In typical fashion of a senior will, I have a few thoughts to leave behind.

To Charisse & KB – I leave you my faith. Because you both have seen me at my rawest and most vulnerable and continue to love me no matter what.

To the 09 officers – I leave with you my hope. My hope that you will continue to take this chapter to new heights, but also my hope that you will continue to instill in our newest sisters to come the beliefs and values that come with Eta Theta.

And to our chapter as a whole – I leave with you my love. You each mean so much to me.


Thursday, April 16, 2009

Senioritis or a panic attack?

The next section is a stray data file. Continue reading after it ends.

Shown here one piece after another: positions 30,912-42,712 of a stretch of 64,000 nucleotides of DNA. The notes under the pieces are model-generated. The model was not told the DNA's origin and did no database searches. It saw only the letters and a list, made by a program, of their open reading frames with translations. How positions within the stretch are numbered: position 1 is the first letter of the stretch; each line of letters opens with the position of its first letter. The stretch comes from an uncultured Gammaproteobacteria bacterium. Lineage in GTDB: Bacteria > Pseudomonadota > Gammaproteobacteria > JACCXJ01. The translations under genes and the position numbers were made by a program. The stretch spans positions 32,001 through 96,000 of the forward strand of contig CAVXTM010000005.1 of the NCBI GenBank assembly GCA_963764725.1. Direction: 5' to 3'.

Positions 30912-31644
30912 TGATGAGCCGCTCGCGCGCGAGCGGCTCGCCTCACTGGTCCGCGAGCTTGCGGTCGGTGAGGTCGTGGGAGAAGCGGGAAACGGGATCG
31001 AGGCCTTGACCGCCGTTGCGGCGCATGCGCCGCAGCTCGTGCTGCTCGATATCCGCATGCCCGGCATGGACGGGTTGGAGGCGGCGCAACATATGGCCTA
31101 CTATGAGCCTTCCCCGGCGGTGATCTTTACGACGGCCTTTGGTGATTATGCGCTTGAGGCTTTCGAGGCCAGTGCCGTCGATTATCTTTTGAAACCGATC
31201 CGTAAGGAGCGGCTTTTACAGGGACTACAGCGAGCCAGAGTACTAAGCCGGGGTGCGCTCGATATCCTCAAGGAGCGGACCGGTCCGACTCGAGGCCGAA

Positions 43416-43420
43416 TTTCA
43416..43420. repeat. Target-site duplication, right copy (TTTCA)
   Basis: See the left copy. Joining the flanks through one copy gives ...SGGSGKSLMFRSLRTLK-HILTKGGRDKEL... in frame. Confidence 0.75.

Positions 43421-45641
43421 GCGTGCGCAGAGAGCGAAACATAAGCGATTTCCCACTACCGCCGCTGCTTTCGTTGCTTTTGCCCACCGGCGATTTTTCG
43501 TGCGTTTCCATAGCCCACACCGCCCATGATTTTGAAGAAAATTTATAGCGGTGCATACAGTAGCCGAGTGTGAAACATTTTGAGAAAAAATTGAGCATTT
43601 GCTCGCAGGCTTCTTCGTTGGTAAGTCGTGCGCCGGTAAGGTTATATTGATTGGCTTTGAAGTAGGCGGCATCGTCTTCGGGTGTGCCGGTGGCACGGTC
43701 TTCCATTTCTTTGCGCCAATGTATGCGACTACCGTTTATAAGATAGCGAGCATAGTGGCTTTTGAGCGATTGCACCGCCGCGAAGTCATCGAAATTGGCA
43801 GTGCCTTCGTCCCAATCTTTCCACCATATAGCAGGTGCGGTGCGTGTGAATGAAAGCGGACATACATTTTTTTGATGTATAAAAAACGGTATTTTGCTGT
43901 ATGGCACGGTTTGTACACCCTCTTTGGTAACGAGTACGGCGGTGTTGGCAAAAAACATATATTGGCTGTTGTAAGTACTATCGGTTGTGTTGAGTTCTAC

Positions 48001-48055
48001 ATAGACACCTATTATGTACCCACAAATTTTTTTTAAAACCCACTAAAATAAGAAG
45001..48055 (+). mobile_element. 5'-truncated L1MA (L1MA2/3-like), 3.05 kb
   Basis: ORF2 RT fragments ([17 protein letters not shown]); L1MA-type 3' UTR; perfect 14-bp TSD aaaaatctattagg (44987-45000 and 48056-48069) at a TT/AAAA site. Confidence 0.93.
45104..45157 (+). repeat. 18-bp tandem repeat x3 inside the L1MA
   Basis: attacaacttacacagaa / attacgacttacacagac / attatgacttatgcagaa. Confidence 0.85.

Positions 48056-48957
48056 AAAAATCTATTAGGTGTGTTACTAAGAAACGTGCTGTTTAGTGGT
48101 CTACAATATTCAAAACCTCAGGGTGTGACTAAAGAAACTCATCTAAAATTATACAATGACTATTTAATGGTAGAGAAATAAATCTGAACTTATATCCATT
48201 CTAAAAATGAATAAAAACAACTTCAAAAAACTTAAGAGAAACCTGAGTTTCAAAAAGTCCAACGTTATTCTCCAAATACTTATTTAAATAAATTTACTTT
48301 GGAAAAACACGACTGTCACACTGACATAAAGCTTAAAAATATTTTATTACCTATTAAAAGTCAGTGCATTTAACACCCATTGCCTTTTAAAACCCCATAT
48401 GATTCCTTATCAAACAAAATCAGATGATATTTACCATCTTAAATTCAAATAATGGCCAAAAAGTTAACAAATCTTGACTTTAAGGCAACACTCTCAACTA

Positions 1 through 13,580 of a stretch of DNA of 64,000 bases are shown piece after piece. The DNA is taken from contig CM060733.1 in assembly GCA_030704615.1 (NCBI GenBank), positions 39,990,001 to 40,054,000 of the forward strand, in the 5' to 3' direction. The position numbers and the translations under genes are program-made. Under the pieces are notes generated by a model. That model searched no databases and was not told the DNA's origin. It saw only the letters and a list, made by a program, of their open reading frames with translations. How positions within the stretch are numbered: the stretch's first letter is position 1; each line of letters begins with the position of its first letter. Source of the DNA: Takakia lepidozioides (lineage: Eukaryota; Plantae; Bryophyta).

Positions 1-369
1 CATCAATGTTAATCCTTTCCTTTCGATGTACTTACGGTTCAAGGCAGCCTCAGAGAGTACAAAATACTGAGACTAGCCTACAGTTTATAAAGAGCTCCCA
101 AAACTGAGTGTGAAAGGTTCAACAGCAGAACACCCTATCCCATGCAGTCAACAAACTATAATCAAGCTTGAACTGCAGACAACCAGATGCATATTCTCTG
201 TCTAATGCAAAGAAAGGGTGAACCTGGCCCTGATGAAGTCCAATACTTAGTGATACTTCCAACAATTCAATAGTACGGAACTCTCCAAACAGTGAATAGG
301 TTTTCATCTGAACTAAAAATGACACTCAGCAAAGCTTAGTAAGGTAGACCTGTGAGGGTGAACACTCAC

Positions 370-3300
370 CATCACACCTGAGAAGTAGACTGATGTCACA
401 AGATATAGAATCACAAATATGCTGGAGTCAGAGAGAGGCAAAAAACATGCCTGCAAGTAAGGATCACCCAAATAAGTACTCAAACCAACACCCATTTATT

I have to admit, being a soon-to-be or recent graduate nowadays is extremely disheartening. For the last 18 years, give or take, I've been a student. It's what I've always done well, it's what I've always loved, and it's what I've poured my heart and soul into because it's what I always known. When I got to college, unlike so many of my friends, I immediately found a major that I knew what perfect for me. Since Day 1, I've always felt that I was made for PR. I actually like my classes and my professors are honestly some of my best friends, not to mention I probably own them my first born child due to their help. But now, after four years of striving for the light at the end of the tunnel, I approach it with a heavy heart. I've spent time making copies or running errands and I want now more than anything to have a job to put my heart into after school. I want my own business cards and my name on a cubicle or office and I want to know that school and work has finally paid off. But instead of seeing graduation ahead of me like a beacon for a new chapter in my life, it looms over my days, shadowing them with nervousness and worry. I'm ready to take the next step in my life and continue growing, but instead I am only consumed with worries. Is grad school the best option now? Do I try for an MBA or stay in the field of communications? Do I take a part-time internship and wait tables at night? Do I move home and feel defeated?